The Perfect Pitch for a Nonfiction Book: 11 Ways to Excite Me About Reading Your Proposal

The role of the writer is to make bouillon cubes out of chicken soup.

–Susan Sontag

Whether you’re talking about your book to a friend or an editor, the content of your book has to be scalable: You have to be able to capture the essence of it about it in a tweet, a one-paragraph pitch, a one-page query letter, and a proposal.

Pitching your book will take less than thirty seconds. How can you generate maximum excitement for your book in as few words as possible? Without being self-serving, the perfect pitch describes the essence of your book, why it will excite book buyers, and what’s most impressive about your platform, promotion plan, and credentials.

Six of the eleven parts of a pitch are optional; you may not need them. A pitch for a narrative nonfiction book, such as a memoir, will need two or three sentence about the setting, the subject, and the story.

Platform and promotion won’t be as important for certain kinds of books such as reference books, or for small or for midsize houses outside of New York. Here are eleven possible parts of a pitch that will excite me because it will arouse the interest of  editors in the Big Apple:

1. A sentence with the title and the selling handle for the book, up to fifteen words that show why it’s unique or commercial.

2. The model(s) for your book: One or two books, movies, or authors–“It’s The Tipping Point meets The Seven Habits of Highly Effective People.”

3. (Optional) The length of your proposal. Proposals have an overview about the book and author, an outline, and sample text, usually about ten percent of the manuscript. They usually range between 35 and 50 pages. The right time to pitch your book is when your proposal is ready to sell. But if you have the chance to pitch your book before your proposal is ready, take advantage of it.

4. (Optional) The length of your manuscript, if it’s ready to submit.

5. (Optional) The names of people who will provide a foreword and cover quotes, if they’re impressive.

6. (Optional) Mention if you’re proposing a series.

7. (Optional) Information about a self-published edition that will help sell it.

8. The most important thing about your platform: what you are doing to give yourself continuing visibility on the subject, online or off, with potential book buyers, and if the number is impressive, how many of them. Wrong: “I give talks.” Right: “I give X talks a year to Y people.”

9. The most effective thing you will do to promote your book, online or off, and if the number is impressive and appropriate, how many of them. Wrong: “I will sell books.” Right: “I will sell X books a year.” Your promotion plan must be a believable extension of your platform.

10. What is most impressive about your credentials: your track record; experience in your field; years of research; prizes; contests; awards in your field.

11. (Optional) Anything else that will convince agents or editors to ask for your proposal.

For another approach to pitches, read agent Katharine Sands’ excellent book, Making the Perfect Pitch: How to Catch a Literary Agent’s Eye. Elizabeth and I have chapters in it. Katharine will be doing a breakout session on pitching, and a two-hour intensive, open to the public, at the San Francisco Writers Conference, February 16-20, www.sfwriters.org. There’s more about platform, promotion, and proposals in the fourth edition of How to Write a Book Proposal.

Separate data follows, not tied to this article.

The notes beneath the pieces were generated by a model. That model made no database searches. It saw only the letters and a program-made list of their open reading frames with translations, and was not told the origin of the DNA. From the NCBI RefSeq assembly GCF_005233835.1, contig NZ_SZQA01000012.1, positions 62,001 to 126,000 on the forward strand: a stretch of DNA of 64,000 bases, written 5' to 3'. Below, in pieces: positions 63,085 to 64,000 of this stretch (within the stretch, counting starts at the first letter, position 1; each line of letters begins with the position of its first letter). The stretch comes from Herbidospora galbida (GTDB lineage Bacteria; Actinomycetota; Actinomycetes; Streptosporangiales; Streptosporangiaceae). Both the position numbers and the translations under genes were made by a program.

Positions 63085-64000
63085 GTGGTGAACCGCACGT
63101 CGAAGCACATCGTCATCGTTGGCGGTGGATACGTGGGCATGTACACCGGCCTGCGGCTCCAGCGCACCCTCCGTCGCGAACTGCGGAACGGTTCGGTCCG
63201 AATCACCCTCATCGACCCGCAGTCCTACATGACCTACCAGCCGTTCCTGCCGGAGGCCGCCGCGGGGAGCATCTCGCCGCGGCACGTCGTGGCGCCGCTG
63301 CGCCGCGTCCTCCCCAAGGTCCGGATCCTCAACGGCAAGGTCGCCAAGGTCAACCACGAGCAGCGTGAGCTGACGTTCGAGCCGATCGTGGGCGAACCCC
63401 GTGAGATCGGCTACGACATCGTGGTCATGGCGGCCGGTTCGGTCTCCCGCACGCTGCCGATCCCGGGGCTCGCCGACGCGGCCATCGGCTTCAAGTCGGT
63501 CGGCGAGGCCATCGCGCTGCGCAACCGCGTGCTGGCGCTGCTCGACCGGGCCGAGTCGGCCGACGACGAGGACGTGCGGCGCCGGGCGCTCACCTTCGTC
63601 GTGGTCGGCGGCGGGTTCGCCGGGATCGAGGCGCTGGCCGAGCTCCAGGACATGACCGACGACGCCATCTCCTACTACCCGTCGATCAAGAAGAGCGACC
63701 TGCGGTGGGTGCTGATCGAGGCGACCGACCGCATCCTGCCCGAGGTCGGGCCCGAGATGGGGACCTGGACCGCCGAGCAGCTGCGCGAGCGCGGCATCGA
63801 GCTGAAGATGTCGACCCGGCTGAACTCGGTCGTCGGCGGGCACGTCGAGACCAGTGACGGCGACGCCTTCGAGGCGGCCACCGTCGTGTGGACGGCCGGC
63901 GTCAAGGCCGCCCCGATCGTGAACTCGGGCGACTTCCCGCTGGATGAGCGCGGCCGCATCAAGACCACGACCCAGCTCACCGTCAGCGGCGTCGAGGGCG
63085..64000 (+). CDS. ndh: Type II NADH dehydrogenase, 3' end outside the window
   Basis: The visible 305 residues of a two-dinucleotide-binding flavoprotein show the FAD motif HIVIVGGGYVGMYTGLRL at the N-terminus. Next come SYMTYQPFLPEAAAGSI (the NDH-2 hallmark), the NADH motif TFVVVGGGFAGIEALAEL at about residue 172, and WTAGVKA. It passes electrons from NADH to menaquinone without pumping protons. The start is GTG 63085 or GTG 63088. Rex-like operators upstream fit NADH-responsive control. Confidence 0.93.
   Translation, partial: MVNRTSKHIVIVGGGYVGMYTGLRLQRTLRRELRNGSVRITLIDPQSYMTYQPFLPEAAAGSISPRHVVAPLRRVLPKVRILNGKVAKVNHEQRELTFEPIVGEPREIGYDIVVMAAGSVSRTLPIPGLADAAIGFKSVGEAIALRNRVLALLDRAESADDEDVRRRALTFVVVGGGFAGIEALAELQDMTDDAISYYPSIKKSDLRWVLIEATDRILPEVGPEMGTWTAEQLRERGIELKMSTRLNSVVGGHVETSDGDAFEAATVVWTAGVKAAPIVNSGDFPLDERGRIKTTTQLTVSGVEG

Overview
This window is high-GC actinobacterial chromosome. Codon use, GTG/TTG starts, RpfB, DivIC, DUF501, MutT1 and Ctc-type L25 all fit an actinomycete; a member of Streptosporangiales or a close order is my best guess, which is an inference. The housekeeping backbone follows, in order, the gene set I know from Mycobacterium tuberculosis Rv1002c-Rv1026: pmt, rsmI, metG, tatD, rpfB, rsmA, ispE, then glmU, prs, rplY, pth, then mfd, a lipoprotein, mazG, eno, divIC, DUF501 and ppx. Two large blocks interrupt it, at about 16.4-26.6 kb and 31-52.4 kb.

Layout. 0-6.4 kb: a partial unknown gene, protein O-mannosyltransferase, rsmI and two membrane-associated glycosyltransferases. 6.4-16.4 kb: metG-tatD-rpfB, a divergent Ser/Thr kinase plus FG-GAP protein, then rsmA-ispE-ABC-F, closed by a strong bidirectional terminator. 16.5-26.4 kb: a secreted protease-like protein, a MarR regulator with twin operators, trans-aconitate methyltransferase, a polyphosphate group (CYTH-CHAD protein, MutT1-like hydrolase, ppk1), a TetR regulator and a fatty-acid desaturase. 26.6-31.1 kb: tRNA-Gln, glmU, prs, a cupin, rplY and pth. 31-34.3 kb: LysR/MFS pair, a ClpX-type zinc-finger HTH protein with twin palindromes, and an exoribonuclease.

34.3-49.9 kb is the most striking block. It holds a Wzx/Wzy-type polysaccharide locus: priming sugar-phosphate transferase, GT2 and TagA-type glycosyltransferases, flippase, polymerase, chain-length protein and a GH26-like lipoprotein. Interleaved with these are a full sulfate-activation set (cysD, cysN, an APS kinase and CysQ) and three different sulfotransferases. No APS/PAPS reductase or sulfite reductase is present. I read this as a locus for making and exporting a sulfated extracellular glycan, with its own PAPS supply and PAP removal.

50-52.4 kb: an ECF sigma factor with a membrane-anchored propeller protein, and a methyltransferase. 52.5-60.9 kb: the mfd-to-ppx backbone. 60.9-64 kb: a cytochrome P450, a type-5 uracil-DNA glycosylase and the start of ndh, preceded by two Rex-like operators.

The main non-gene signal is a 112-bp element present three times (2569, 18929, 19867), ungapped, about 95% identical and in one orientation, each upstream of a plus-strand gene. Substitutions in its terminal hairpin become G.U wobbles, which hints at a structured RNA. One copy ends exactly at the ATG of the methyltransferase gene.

The 9th San Francisco Writers Conference / A Celebration of Craft, Commerce & Community
February 16-20, 2012 / www.sfwriters.org / [email protected] / Mike’s blog: https://sfwriters.info/blog @SFWC / www.facebook.com/SanFranciscoWritersConference
San Francisco Writers University / Where Writers Meet and You Learn / Laurie McLean, Dean / free classes / www.sfwritersu.com / [email protected] / @SFWritersU

 

Writing Wisdom

A Dan Piraro cartoon in Parade showed a medium sitting across a table from a customer with a netbook computer in front of her, and she’s saying: “We don’t use a crystal ball anymore. We just Google you.”

An editor interested in buying your book will Google you to get a sense of your presence online. Instead of a crystal ball, they’ll use a computer-generated profit-and-loss statement, along with feedback from colleagues, to help justify buying your book.

What wisdom about writing can I offer that will help you convince editors to say yes to your book? One or a series of books could be written about the wisdom you can gain from doing a job or practicing an art or skill. Some examples:

Biking

  • Riding uphill is harder, downhill more dangerous.
  • You have to know your bike, yourself, and the territory.
  • You have to expect the unexpected at any second.

Photography

  • You have to be the right distance from your subject.
  • You have to balance color, foreground and background, tension and harmony, and the elements in a composition to create unity.
  • Knowing how to use your camera will help increase your creativity.

Driving a Taxi

  • You have to look at what’s around you but also in the distance both for traffic and for passengers.
  • You will have slow and busy periods.
  • You will have good and bad luck; you hope that they will balance each other.

Writing

  • Reading is the doorway to writing.
  • The best reason to write is that you must.
  • You have to capture readers’ interest immediately and keep it as long as it takes them to finish your book.
  • If you have a problem with your writing, focus on something else, and your subconscious usually provides the solution.
  • Your proposal or manuscript is finished only when the people you share it with can’t figure out how to help you improve it.